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‘The Longing for Less’ Gets at the Big Appeal of Minimalism

 

Credit…Sonny Figueroa/The New York Times

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As a millennial who graduated from college in 2010, in the lingering wake of the financial crisis, the cultural critic Kyle Chayka haltingly admits to being a minimalist, but only “by default.”

When he began writing “The Longing for Less,” he was put off by how minimalism had become commodified — a smug cure-all that countered late-capitalist malaise with self-help books by Marie Kondo and seasonal pilgrimages to The Container Store. His own minimalism was a consequence of living as an underpaid writer in New York: No basements and no closets meant no storage space for stuff.

But those two kinds of minimalism — sleek lifestyle branding and enforced austerity — don’t quite convey the enormousness of the subject Chayka explores in this slender book. Delving into art, architecture, music and philosophy, he wants to learn why the idea of “less is more” keeps resurfacing. He sees it as a shadow to material progress, a reaction to abundance, a manifestation of civilization’s discontents. He remembers growing up in a three-story house with a two-car garage in rural Connecticut and feeling mildly oppressed by “detritus scattered at random all over the place.”

The book itself is like an exercise in decluttering, as Chayka cycles through different ideas in order to find those he wants to keep. An inevitable section on Kondo doesn’t find much to commend in her approach, deeming it a force for homogeneity and, like comparable books in the genre, “an exercise in banality.” For Chayka, Kondo’s method clearly doesn’t spark joy.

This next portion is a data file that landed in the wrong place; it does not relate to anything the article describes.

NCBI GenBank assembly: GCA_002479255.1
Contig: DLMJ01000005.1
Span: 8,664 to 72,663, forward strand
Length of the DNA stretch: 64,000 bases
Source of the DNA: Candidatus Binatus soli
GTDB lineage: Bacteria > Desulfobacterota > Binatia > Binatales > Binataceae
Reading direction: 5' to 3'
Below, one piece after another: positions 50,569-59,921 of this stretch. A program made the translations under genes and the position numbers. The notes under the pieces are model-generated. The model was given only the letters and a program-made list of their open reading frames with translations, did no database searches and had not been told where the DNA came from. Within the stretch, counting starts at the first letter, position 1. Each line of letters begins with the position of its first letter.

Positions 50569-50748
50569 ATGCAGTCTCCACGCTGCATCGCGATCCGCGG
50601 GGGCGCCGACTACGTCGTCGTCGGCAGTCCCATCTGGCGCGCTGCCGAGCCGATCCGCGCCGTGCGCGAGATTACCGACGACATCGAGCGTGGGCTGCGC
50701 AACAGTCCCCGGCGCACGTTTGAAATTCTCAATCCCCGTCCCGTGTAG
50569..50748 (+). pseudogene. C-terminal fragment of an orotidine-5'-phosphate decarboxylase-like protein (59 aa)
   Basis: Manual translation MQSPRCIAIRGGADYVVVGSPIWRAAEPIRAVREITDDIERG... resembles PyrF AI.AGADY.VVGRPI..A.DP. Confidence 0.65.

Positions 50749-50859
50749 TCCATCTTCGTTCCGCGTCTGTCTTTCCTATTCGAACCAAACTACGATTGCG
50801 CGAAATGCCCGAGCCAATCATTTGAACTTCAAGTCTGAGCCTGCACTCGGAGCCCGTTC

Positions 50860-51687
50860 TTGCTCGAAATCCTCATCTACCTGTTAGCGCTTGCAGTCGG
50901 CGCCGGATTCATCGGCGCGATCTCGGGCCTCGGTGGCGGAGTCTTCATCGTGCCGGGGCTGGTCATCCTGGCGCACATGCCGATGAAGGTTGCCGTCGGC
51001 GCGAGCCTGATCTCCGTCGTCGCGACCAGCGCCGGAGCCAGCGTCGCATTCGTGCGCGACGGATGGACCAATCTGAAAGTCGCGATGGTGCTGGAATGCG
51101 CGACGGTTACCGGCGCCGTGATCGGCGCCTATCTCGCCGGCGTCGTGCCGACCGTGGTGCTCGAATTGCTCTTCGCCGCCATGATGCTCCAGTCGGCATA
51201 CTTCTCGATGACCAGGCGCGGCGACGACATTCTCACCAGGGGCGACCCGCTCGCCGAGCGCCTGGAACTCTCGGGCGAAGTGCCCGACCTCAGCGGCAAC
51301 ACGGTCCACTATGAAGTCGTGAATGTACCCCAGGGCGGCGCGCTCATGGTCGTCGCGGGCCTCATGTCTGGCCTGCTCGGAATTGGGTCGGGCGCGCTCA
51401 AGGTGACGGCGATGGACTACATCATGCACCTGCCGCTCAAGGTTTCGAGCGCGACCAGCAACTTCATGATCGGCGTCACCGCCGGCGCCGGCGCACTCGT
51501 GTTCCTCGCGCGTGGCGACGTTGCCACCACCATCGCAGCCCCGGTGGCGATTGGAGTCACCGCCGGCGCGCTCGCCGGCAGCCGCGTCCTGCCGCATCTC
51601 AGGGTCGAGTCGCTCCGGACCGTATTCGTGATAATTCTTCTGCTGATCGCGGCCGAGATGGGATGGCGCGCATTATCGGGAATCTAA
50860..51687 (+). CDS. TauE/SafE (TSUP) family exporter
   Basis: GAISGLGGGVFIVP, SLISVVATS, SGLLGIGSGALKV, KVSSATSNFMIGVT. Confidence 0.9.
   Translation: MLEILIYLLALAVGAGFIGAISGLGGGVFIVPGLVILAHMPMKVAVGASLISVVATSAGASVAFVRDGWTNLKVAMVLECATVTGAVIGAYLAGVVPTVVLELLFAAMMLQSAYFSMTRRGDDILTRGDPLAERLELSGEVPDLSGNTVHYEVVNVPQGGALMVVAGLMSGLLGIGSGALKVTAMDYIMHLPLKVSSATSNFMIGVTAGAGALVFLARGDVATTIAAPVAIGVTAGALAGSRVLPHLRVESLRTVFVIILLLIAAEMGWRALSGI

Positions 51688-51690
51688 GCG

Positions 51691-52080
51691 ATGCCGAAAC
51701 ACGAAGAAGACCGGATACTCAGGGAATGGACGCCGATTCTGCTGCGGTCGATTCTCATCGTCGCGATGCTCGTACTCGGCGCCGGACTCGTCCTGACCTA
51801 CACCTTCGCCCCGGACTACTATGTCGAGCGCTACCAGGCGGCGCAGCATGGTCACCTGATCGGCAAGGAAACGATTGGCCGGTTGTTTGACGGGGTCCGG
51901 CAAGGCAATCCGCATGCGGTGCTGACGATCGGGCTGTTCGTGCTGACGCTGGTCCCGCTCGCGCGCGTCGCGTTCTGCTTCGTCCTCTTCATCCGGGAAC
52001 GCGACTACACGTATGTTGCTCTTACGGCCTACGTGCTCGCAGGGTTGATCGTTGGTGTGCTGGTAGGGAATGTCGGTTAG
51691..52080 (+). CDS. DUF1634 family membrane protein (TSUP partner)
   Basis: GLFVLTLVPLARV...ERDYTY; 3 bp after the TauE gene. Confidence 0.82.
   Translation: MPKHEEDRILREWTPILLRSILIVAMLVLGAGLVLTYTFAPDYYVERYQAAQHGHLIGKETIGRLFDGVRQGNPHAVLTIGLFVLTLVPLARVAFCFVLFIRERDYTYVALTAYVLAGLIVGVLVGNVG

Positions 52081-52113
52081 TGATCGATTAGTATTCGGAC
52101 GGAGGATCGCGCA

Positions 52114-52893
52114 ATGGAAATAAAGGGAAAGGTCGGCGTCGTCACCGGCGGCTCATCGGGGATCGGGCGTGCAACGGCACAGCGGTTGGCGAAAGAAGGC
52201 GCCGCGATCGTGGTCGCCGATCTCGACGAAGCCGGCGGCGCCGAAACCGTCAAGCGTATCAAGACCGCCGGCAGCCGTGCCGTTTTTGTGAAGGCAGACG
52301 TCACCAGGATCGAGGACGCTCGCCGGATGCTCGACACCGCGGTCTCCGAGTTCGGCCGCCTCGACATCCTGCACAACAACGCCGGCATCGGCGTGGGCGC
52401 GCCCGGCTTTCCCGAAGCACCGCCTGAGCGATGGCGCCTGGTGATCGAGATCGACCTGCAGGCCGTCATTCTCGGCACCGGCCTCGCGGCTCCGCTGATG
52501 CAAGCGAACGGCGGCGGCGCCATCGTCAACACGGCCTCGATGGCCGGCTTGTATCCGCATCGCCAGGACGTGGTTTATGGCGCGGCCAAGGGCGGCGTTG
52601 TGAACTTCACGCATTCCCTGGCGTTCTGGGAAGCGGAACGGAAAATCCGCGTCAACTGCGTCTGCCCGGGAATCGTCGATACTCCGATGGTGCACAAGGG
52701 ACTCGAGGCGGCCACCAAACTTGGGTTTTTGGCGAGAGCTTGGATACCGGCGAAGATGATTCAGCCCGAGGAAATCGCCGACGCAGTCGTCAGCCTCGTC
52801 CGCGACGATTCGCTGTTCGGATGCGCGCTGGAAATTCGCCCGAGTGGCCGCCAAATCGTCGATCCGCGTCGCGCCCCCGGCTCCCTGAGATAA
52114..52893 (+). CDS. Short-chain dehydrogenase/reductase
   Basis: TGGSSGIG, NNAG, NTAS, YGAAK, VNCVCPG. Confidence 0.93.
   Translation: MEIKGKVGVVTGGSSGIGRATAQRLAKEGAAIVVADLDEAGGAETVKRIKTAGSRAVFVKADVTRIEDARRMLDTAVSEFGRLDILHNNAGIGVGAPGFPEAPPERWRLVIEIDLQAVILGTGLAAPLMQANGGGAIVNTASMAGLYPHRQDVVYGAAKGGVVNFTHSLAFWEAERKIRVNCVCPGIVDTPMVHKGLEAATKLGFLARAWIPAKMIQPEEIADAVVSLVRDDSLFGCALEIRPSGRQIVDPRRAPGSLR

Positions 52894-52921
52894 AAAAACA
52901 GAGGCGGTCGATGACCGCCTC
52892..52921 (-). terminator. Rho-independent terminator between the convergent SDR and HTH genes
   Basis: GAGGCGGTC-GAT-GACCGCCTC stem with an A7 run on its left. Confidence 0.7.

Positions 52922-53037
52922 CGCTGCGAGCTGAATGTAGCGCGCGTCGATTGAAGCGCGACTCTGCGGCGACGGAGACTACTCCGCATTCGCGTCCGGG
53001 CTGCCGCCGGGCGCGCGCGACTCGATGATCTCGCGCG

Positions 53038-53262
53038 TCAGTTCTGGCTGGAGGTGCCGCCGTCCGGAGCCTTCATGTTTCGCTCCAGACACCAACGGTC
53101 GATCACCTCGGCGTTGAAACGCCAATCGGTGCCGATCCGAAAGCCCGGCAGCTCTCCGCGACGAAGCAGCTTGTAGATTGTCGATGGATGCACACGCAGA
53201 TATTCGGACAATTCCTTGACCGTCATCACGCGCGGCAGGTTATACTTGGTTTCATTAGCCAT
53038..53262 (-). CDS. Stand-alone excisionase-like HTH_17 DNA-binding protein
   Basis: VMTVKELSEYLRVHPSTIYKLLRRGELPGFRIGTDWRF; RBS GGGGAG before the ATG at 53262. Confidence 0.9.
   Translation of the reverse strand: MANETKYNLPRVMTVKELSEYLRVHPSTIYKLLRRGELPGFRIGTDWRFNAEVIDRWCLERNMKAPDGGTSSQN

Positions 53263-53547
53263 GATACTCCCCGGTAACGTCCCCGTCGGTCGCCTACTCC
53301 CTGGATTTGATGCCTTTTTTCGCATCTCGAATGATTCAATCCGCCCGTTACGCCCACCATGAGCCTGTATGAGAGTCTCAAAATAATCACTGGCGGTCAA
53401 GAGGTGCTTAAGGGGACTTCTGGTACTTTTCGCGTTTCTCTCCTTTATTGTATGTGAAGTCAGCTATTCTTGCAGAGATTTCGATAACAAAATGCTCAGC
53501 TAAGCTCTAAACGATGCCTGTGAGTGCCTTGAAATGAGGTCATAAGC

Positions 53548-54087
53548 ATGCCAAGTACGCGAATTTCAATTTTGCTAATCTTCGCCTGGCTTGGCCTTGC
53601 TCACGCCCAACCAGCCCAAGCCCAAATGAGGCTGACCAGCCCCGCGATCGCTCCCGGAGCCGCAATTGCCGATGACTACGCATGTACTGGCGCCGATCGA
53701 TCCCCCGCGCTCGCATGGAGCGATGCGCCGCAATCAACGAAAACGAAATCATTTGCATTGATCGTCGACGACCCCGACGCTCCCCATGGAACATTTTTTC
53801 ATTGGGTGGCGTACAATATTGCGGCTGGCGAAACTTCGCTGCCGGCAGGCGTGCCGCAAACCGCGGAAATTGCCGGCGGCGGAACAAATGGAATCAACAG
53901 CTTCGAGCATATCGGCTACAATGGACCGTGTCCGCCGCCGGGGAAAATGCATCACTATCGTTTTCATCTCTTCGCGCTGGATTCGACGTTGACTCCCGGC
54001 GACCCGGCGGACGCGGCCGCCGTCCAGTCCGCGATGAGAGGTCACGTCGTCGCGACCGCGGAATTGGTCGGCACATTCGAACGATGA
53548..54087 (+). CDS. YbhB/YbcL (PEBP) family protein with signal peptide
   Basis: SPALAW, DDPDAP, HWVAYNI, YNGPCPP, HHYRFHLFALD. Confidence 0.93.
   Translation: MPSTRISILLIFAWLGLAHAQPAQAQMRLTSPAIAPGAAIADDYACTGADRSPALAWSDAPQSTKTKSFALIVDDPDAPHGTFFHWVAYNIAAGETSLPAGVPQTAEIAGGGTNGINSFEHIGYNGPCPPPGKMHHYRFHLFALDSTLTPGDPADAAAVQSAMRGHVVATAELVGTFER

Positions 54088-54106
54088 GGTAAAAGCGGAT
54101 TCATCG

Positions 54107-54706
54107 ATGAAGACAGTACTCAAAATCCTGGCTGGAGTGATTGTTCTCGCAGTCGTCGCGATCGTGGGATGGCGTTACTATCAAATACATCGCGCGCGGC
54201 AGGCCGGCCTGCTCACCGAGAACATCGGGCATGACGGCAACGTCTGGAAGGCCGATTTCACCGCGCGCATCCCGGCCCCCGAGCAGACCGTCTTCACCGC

More generative for him are the examples of artists who became known as Minimalists even as they disavowed the term. Experiencing their work sharpens his senses; in place of the dull hum of overstimulation, Chayka gains a heightened existential awareness. Walter De Maria’s “The New York Earth Room,” a pile of loose soil that takes up the expanse of a second-floor loft in SoHo, evokes vivid memories of the woods near Chayka’s childhood home. Donald Judd’s aluminum boxes in Marfa, Tex., suggest an “absolute freedom” that the author finds “implacable, aggressive and intimidating.” Chayka is moved when he considers how Agnes Martin created her ghostly grid paintings by paying assiduous attention to each and every line, repeating her actions over and over again, a process as mindful as prayer.

But the vulgarity of the real world keeps threatening to intrude. “Art becomes retail surprisingly quickly,” Chayka writes of Marfa, where Judd’s work turned the remote town into a place where upscale tourists can easily procure a vegan sandwich or a glass of rosé. Driving on the highway nearby, Chayka gets waved through an immigration checkpoint; his Marfa trip in 2018 coincided with the first reports that border guards a mere 60 miles away were separating migrant parents from their children.

President Trump, with his steaks and his golf courses and his gilded rooms, is like the anti-minimalist: opulent, ostentatious, overwhelming. Chayka, who mentions Trump at several points in the book, hopes minimalism might provide an antidote or a balm. He compares an exhibit of Martin’s paintings to a “visual spa treatment” after the November 2016 election; he recalls how the new administration’s “reckless enthusiasm” made him want to hide. “I had subconsciously started wearing all-gray clothing,” Chayka writes, as if he were trying to blend into the city’s unnatural landscape of concrete and steel.

What’s most striking about Chayka’s minimalist gestures is how frail they seem next to the larger upheavals that are taking place. And he knows this. Discussing the renunciatory philosophy of the Stoics and Henry David Thoreau, he discerns “a strategy of avoidance, especially in moments when society feels chaotic or catastrophic.” There’s a strain of this in contemporary lifestyle minimalism, which offers self-protection and retreat: “Your bedroom might be cleaner, but the world stays bad.”